EU-Africa summit held; EU to grant Mauritius Euro 4 million for green projects
The amount is being sanctioned for the National Indicative Programme related to the energy sector, for the sustainable use of ethanol in the production of energy. (Image: European Council)
Mauritius will be granted Euro 4 million for green projects, according to discussions held between Mauritius Prime Minister Navin Ramgoolam and EU Commissioner for Development, Andris Piebalgs at the sidelines of the 4th EU-Africa Summit, held in Brussels from 2 April 2-3, 2014.
The amount is being sanctioned for the National Indicative Programme related to the energy sector, for the sustainable use of ethanol in the production of energy.
Navin Ramgoolam and the EU Commissioner for Development, Andris Piebalgs, also held talks on the cooperative ties between Mauritius and the EU, abolition of sugar quota by 2017 and other important issues for the future of the island economy.
The Prime Minister stood strongly in favour of corrective measures for the most affected countries by the decision concerning the abolition of sugar quota by the EU, which will be effective as from 2017.
With the abolition of sugar quotas, countries such as Mauritius will face serious repercussions, as the price of sugar dips sharply.
Andris Piebalgs promised to support Mauritius during the transition period in the wake of the abolition of sugar quota and assured that corrective measures would be taken to mitigate its impact on the cane industry and Mauritian economy.
Regarding climate change, Navin Ramgoolam stressed that Small Island Developing States (SIDS) like Mauritius remain highly vulnerable.
Besides the Mauritius Prime Minister, Foreign Affairs minister Arvin Boolell and other officials from Mauritius were also present at the EU-Africa Summit.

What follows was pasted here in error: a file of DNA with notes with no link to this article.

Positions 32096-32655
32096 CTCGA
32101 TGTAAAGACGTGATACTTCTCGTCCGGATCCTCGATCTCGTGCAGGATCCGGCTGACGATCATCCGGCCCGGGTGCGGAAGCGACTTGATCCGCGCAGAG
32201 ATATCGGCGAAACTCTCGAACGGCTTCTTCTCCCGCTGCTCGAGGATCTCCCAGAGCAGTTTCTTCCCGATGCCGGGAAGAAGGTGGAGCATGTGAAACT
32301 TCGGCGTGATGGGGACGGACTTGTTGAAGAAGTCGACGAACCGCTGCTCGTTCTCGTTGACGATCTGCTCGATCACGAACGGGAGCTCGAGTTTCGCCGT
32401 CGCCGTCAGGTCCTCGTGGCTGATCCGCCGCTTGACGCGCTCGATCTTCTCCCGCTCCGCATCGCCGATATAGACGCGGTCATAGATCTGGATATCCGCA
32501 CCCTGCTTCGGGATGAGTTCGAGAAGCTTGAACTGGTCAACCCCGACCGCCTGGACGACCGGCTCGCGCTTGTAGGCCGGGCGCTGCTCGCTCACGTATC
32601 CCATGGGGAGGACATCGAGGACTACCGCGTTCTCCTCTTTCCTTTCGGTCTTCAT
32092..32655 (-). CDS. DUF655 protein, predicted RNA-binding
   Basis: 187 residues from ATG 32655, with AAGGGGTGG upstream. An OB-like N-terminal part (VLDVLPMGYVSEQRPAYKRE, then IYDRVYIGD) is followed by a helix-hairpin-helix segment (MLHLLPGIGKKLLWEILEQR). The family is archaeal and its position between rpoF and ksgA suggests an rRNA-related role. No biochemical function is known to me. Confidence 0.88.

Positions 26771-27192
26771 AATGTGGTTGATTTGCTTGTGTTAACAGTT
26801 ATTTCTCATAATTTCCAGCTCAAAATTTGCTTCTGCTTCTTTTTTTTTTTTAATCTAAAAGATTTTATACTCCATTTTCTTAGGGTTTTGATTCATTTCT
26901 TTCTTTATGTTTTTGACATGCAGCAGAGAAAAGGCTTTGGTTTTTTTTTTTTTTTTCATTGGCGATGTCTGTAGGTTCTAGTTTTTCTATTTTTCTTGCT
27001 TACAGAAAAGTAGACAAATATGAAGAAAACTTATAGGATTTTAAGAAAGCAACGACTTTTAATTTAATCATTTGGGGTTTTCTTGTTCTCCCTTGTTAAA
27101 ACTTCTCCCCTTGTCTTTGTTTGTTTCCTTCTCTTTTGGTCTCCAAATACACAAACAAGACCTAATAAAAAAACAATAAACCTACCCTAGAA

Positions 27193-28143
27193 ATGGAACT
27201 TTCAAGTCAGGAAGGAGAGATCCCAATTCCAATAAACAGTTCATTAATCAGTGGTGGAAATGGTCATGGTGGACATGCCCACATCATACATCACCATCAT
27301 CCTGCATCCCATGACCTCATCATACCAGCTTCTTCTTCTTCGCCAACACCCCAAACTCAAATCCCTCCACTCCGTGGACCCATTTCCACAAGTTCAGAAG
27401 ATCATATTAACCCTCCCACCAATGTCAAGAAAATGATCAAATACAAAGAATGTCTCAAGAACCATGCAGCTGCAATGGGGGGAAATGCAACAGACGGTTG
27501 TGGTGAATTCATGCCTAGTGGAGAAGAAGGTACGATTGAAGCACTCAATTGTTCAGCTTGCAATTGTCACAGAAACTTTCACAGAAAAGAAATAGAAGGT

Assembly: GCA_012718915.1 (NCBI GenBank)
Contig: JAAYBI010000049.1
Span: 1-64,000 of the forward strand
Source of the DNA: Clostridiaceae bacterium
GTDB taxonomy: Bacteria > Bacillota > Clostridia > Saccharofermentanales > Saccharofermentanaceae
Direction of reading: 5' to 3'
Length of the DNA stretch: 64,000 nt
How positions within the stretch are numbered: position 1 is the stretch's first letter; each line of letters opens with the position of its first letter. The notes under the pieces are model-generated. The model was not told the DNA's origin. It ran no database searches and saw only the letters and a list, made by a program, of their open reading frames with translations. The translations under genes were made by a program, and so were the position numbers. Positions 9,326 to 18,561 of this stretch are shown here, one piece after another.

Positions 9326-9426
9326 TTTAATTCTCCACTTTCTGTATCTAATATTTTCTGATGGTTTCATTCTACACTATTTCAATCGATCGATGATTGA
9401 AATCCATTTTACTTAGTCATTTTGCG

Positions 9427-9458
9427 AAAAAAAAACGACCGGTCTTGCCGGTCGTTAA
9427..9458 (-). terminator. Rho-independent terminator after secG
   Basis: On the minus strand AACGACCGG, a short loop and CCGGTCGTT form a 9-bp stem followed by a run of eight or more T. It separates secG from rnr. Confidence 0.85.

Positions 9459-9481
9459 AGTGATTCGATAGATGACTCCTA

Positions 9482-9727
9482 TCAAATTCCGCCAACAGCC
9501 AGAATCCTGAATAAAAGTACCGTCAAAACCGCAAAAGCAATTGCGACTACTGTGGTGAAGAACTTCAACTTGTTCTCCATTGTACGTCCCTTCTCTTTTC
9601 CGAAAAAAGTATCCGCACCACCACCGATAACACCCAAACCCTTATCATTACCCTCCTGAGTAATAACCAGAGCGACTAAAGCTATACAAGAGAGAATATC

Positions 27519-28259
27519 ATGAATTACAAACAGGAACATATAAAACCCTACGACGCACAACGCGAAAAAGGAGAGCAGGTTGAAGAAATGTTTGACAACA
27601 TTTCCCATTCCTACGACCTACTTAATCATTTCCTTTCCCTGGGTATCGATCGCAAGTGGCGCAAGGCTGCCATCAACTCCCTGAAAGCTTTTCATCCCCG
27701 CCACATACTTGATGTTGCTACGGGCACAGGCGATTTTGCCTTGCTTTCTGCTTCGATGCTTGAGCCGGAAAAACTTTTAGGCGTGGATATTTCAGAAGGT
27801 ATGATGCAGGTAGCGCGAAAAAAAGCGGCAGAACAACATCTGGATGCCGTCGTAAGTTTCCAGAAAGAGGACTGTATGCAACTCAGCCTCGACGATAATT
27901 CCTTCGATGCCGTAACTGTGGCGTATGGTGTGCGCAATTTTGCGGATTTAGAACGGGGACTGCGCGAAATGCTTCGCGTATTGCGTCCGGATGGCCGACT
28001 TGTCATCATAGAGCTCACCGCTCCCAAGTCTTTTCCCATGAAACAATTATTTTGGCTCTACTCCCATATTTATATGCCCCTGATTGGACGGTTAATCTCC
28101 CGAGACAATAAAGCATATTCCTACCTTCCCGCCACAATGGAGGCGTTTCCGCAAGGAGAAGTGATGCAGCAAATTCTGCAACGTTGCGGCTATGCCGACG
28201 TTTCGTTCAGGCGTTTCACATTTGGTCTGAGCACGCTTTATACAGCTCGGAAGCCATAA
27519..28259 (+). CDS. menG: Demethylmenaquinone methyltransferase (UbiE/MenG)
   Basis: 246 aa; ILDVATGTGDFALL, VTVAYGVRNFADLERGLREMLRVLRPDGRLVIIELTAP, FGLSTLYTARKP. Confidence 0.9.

Under the theme “Investing in People, Prosperity and Peace,” discussions were focused on education and training, women and youth, legal and illegal migrant flows between both continents, ways to stimulate growth and create jobs, investing in peace and ways to enhance EU support for African capacities to manage security on the continent.
EU leaders highlighted the opportunities posed by the African continent.
According to German Chancellor Angela Merkel, it is important for European countries to see the opportunities offered by the African continent rather than only the problems. She called for cooperation to allow more trade, investment and empowerment, thus enabling Africans to solve their problems.
EU Council President Herman Van Rompuy expressed the hope that the summit would mark a new stage in the relationship between the EU and Africa and that it was time for a “shift from development cooperation to a partnership of equals with trade and investment playing a key role.”
However, Zimbabwe was conspicuous by its absence at the summit, as President Robert Mugabe chose not to attend the event.
The 2014 summit was an opportunity to take a fresh look at the EU-Africa partnership, to highlight some of the results that have been achieved, and to explore areas for future cooperation.
Previous EU-Africa Summits were held in Cairo in 2000, Lisbon in 2007 and Tripoli in 2010.